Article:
Around 8% of Australians (2 million people) live with a rare disease. About 80% of those rare diseases are genetic. This is according to the Australian Government Department of Health and Aged Care. 

With those alarming percentages and the couples’ rising awareness about genetic disorders, they now consider undergoing genetic counselling before making a huge decision about having children. 

Here, genetic counselling plays a pivotal role in modern family planning, empowering couples to understand their genetic health and make informed decisions about having children. It’s a specialised process where a trained genetics professional helps individuals and families understand the implications of inherited conditions and the options available to manage potential risks for their future children. 

Why Consider Genetic Counselling? 

Genetic counselling may be especially beneficial under certain circumstances, including: 

Family History of Genetic Disorders: A known history of inherited conditions (such as cystic fibrosis, sickle cell anaemia, or Huntington’s disease) in one or both partners’ families warrants exploring associated risks. 

Advanced Maternal Age:  Women over the age of 35 are at increased risk for chromosomal abnormalities in their offspring. 

Ethnic Background: Certain ethnic groups are at higher risk for specific genetic disorders (e.g. Tay-Sachs disease among Jews of East European ancestry with 1 in 30 frequency of occurrence). 

Previous Pregnancies:  Couples who have experienced recurrent miscarriages or children born with birth defects may benefit from genetic counselling. 

What Happens During Genetic Counselling? 

A typical genetic counselling session involves several key steps: 

  1. Personal and Family Medical History: The genetic counsellor begins by gathering a detailed picture of your health history and the health history of both sides of your family.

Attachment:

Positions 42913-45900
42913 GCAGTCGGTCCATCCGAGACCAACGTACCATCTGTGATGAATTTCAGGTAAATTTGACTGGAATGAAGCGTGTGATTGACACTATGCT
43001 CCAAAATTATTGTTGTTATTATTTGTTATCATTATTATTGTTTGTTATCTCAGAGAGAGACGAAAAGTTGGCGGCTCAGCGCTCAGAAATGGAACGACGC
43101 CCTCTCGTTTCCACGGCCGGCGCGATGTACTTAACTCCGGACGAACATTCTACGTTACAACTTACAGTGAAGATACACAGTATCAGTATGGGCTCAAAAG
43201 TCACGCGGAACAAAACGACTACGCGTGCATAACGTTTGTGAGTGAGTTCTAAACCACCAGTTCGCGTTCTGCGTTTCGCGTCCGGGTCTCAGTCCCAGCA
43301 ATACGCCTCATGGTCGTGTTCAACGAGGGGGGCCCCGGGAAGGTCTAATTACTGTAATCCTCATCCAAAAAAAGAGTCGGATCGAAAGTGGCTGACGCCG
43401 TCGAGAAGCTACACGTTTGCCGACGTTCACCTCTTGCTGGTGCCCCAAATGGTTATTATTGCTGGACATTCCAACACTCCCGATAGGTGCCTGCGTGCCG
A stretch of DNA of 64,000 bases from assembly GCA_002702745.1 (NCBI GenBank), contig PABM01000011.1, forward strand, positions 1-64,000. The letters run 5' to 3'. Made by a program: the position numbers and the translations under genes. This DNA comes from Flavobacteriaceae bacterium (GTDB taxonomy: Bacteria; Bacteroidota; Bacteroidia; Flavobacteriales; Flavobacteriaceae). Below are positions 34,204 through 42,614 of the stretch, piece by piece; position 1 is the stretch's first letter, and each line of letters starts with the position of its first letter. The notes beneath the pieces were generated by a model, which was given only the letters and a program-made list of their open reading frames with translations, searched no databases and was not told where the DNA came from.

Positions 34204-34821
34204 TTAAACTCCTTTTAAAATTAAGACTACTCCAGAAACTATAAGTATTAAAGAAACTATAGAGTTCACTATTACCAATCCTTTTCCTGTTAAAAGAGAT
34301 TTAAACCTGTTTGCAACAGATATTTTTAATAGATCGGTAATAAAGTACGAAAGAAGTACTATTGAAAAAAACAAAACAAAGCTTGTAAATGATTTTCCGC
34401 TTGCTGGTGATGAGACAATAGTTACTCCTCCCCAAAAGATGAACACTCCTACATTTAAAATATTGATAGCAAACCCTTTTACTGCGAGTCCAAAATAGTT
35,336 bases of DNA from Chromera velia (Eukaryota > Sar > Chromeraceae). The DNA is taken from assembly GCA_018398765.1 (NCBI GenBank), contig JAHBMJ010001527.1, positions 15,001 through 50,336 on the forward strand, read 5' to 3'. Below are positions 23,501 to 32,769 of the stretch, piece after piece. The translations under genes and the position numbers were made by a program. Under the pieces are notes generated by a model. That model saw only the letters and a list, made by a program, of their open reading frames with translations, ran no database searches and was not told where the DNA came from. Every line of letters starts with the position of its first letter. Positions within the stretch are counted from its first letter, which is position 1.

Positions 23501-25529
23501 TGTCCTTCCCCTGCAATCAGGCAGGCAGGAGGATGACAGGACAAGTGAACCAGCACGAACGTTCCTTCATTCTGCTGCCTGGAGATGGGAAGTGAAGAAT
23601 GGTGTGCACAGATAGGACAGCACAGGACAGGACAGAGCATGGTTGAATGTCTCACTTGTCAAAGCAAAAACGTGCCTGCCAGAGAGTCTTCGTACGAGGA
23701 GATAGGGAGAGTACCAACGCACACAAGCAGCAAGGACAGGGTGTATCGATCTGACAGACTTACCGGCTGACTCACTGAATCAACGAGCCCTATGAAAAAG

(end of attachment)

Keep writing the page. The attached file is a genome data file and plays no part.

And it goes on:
2. Risk Assessment: Based on this information, the counsellor assesses potential risks for genetic conditions in you, your partner and future children. They will then clearly explain these risks in a way that is easy to understand. 
  3. Exploring Options: The counsellor will discuss available testing options, including carrier screening and prenatal diagnostic tests (e.g., amniocentesis). They’ll explain the procedures, potential risks and limitations of each test. 
  4. Decision Support: Genetic counsellors are trained to provide non-directive counselling, offering information and emotional support to help you make informed decisions that align with your own values and goals. They will never pressure you to make specific choices. 
  5. Resources and Referrals: Depending on your specific needs, the counsellor may provide referrals to specialists, support groups or additional resources for further information. 

What to Expect from Genetic Counselling 

Genetic counselling offers a space for open communication, education and support. You can expect an environment where your questions and concerns are addressed compassionately. The counsellor will empower you with knowledge regarding your options, including: 

Genetic counselling is an invaluable tool for individuals and couples seeking to make informed decisions about their family’s future. It provides an opportunity to understand genetic risks, consider the full range of options and make choices that offer peace of mind and hope regarding the health and well-being of future children. 

If you want to learn more about the genetic risks that might affect your decision of having children, you can contact us today here at Mendel Genetics. If you’re in a regional and remote area and have difficulties attending a capital city for a specialist appointment, we can arrange for a convenient telehealth service. 

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